Debts secured on an asset such as a house are not included.
In addition, student loans, child maintenance payments and overpayment of benefits are not included in Sequestration.
Once you have decided that Sequestration is the best option to deal with your debt problem, you will need to complete an application form and send it to the AiB.
If all the evidence is correct, you can be awarded Sequestration typically within five working days.
Once the Sequestration has been awarded, you’re protected from any creditors taking legal action for the recovery of debt.
Sequestration in Scotland requires a trustee to administer and oversee everything. They are formally known as Insolvency Practitioners.
The Insolvency Practitioner will work on your behalf to deal with the administration side of your Sequestration. This will include contacting your creditors to ensure that they agree to the arrangement set up.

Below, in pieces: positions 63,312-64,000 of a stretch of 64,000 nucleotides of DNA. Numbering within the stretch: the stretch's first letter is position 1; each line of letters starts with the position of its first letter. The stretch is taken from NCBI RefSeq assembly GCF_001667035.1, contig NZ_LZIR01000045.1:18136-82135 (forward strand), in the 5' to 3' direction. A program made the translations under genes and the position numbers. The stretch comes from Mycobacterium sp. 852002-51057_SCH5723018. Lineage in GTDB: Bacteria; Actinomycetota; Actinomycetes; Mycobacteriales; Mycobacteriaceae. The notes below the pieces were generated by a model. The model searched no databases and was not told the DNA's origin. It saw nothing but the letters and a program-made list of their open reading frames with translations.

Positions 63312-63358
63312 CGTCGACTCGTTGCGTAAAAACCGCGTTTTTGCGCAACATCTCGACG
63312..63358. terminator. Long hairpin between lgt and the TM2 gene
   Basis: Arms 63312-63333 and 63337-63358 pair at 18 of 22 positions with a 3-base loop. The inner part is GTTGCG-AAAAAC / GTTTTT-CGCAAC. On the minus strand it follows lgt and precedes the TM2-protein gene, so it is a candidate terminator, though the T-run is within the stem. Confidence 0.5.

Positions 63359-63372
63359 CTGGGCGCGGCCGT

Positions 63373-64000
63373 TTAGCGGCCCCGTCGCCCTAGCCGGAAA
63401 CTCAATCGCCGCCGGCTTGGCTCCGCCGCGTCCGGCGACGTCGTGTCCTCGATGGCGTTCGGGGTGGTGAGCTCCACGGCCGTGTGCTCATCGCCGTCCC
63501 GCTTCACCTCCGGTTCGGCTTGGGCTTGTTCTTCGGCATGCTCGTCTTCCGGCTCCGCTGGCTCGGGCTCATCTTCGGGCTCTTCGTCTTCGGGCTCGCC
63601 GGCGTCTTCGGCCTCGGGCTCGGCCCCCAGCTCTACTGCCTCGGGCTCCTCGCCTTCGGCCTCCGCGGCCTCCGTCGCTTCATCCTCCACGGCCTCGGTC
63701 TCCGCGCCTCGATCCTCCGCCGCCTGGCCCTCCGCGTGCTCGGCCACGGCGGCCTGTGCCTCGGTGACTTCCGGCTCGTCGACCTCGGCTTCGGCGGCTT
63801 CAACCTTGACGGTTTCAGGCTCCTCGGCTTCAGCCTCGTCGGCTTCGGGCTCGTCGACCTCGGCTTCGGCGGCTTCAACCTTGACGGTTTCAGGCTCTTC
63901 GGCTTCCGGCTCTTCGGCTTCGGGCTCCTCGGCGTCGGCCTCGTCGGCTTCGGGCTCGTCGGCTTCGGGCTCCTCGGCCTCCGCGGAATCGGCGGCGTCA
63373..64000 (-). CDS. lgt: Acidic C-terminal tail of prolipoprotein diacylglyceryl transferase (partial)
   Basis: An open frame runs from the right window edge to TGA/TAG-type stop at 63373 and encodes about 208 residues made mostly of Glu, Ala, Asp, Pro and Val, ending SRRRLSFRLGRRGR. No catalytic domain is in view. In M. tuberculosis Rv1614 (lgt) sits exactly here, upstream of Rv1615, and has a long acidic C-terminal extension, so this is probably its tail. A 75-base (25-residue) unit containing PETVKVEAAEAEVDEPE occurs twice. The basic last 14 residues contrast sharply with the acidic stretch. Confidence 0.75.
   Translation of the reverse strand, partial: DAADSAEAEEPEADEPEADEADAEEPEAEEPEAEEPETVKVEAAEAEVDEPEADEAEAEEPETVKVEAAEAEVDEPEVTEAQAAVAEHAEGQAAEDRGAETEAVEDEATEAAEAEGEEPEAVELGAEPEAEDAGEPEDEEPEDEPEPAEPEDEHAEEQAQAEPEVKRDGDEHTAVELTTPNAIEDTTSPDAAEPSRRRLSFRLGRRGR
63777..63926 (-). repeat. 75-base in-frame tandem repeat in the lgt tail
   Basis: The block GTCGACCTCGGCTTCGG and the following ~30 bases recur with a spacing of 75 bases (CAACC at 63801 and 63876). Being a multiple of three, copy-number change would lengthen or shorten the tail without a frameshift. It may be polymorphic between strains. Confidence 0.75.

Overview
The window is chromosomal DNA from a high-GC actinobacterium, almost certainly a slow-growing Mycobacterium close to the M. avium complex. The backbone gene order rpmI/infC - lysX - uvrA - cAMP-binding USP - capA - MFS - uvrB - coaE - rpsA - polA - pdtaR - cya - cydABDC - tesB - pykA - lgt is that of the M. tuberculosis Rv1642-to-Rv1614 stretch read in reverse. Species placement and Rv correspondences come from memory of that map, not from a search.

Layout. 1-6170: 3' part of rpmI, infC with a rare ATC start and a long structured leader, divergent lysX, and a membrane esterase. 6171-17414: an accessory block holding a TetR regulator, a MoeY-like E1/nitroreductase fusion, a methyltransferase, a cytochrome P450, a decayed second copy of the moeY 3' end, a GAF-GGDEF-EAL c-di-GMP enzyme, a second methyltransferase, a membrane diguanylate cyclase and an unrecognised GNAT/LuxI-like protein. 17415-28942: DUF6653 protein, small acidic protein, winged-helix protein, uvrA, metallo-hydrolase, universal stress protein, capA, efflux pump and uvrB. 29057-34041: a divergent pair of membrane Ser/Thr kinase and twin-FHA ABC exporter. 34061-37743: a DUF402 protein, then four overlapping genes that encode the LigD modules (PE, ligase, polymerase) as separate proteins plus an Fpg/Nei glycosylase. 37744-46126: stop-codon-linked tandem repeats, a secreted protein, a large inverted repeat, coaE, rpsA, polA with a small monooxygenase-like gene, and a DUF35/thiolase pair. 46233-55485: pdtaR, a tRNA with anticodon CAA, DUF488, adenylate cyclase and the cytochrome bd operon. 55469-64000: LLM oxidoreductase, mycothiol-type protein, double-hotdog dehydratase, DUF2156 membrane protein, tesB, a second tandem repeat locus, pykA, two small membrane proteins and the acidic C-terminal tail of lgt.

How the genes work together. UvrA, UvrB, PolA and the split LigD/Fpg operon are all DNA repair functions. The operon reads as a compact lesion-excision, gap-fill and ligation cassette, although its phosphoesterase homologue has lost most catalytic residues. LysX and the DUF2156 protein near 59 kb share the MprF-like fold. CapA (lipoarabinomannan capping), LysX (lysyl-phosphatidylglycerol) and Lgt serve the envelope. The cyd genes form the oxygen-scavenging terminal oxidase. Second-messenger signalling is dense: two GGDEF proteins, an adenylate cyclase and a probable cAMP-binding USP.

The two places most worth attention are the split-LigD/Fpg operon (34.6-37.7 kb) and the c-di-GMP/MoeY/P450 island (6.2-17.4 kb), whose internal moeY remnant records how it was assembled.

Your Trustee will review your disposable income, and a viable contribution is set for four years using a Debt Contribution Order (DCO). The DCO is reviewed every year on the anniversary of the Sequestration.
The Trustee’s responsibility would be to take control of your assets and use these to the benefit of your creditors. The contributions paid as part of your debt programme will be distributed fairly among your creditors.
Commonly, you will be discharged from Sequestration after one year; however, this occurs if you have cooperated with your Trustee and made the contributions set out in the agreement. As a result, you should walk away from the arrangement debt-free.